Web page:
"O'Faolain seeks to understand the events of her life by baring her soul to the world in a memoir of her experiences with love and loneliness and her journey of self-discovery. This autobiography is unlike most others in that O'Faolain's frank and open examination speaks to both American and European audiences. Transcending her rural Irish childhood (one of nine children, an alcoholic mother, and a philandering father), she tries to find purpose through reading, education, and a career rather than the traditional life of wife and mother. Despite winning scholarships to University College, Dublin; the University of Hull; and, finally, Oxford University, she drifts . . . through the intellectual scene in Dublin during the 1950s and the yet traditional Oxford of the 1960s, against the backdrop of the rising feminist movement. O'Faolain is simply swept along, asserting herself but not really knowing why or to what end. Alcoholism and depression take their toll, but she fights her way back. The author speaks of events and predicaments that are universal: the need for purpose in life; the search for satisfaction; and the desire we all have to be somebody . . . Poignantly honest and profoundly memorable, this program is highly recommended."—A. Gloria Maxwell, Penn Valley Community College, Kansas City, Missouri, Library Journal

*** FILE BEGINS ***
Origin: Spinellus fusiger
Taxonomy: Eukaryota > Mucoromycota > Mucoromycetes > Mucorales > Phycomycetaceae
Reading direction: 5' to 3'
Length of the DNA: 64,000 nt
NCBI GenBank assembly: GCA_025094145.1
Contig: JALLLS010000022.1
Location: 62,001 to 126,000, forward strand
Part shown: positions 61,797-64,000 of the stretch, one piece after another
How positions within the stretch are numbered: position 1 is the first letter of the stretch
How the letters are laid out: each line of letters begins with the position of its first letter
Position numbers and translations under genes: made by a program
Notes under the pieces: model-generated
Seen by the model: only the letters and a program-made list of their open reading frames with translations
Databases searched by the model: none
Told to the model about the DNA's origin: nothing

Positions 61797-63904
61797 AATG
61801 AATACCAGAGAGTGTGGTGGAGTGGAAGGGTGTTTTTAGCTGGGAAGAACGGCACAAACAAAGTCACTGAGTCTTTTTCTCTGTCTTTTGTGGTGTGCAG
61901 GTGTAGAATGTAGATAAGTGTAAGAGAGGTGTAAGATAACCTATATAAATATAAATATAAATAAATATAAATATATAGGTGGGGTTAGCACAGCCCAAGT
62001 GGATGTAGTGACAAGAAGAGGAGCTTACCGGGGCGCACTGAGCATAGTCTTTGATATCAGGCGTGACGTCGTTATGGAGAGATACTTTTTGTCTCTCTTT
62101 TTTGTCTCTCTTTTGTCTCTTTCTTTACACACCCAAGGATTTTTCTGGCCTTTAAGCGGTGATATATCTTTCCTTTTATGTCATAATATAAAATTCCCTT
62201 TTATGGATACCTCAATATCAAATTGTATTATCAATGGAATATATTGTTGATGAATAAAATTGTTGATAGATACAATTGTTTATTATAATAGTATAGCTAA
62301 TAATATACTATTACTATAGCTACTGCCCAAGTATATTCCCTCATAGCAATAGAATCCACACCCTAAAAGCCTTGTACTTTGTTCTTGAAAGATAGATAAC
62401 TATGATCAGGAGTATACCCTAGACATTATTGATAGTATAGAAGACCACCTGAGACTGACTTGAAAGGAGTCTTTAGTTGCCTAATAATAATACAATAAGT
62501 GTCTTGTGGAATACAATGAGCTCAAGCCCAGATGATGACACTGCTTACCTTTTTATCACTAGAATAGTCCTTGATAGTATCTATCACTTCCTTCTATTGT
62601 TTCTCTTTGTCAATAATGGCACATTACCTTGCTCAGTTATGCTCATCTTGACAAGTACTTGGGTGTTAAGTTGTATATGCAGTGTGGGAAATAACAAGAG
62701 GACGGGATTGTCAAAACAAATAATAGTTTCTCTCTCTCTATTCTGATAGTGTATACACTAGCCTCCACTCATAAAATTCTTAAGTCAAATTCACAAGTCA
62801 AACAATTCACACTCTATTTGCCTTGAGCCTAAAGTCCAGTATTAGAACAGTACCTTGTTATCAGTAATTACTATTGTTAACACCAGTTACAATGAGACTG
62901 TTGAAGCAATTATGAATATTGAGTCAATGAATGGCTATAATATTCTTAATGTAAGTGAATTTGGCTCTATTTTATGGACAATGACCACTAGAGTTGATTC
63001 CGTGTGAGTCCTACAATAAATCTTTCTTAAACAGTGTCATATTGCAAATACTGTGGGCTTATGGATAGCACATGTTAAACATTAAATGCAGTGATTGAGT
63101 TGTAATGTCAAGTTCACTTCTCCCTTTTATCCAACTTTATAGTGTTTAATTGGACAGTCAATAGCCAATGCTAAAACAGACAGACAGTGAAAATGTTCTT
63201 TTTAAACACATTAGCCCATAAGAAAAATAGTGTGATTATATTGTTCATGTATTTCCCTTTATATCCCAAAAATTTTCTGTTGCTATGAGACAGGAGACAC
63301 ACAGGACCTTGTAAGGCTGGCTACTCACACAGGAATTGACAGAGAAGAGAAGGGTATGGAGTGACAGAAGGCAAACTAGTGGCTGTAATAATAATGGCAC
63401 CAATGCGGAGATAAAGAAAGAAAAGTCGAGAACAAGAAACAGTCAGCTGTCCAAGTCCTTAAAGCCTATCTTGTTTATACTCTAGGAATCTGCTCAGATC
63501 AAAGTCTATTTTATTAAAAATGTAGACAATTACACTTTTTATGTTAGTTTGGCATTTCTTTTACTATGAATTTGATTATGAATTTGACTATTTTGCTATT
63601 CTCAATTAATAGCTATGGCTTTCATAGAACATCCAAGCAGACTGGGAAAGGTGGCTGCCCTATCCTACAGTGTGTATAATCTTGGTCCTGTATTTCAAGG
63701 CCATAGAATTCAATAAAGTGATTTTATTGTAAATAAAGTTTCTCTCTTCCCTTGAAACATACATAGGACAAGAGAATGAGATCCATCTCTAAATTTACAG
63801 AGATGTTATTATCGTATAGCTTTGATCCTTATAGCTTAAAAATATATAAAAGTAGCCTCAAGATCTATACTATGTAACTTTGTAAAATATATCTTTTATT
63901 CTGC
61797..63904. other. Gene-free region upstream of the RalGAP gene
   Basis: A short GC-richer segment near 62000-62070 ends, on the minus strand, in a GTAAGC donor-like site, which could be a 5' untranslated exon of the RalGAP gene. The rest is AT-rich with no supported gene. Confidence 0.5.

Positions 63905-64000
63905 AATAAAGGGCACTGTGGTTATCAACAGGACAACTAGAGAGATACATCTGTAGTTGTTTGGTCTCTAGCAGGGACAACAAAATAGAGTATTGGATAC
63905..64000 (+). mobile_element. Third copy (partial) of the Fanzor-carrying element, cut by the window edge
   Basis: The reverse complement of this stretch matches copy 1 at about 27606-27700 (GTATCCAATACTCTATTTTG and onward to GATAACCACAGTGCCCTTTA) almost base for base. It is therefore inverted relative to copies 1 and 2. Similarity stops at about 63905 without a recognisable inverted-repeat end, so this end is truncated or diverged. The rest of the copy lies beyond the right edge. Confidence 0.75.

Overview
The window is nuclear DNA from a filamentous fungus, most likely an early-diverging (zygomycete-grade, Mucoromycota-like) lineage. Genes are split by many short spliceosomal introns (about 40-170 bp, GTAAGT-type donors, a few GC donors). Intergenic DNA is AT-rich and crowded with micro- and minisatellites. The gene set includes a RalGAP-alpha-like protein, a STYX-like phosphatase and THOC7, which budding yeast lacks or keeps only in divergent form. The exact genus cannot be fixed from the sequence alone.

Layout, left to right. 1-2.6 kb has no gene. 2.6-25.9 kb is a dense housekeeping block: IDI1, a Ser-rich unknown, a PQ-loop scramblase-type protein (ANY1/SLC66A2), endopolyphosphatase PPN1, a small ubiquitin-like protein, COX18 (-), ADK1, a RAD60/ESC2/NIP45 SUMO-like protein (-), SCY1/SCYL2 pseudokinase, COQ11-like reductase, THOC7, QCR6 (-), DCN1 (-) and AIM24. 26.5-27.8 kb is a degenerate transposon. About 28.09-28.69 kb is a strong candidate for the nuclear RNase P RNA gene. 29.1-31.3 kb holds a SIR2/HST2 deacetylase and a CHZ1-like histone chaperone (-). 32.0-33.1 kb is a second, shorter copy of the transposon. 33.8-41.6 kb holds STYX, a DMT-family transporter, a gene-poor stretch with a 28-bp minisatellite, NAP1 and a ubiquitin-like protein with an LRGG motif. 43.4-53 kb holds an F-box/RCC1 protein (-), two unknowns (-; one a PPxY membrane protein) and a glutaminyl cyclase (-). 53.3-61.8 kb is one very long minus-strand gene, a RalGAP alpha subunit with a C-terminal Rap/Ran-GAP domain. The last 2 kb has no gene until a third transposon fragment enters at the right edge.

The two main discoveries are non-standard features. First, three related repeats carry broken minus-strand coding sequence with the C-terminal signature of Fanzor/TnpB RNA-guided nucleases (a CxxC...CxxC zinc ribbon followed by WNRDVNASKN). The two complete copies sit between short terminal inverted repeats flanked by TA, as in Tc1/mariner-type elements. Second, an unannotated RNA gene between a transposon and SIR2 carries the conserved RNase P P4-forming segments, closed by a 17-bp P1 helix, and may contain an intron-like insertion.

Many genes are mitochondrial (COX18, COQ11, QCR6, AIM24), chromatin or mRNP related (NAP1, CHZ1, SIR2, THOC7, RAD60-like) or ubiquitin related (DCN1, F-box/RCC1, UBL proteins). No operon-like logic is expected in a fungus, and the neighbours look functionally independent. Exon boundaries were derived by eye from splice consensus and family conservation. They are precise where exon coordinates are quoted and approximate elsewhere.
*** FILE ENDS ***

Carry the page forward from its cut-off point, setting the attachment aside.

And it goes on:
Reviews from Goodreads



  • Nuala O'Faolain

  • Nuala O'Faolain was a waitress, sales clerk, and maid; a university lecturer; a TV producer; and a columnist with The Irish Times. The author of three consecutive New York Times bestsellers, her books include the memoir Almost There, a follow-up to Are You Somebody?, as well as two novels: My Dream of You and The Story of Chicago May. She died in Dublin in 2008.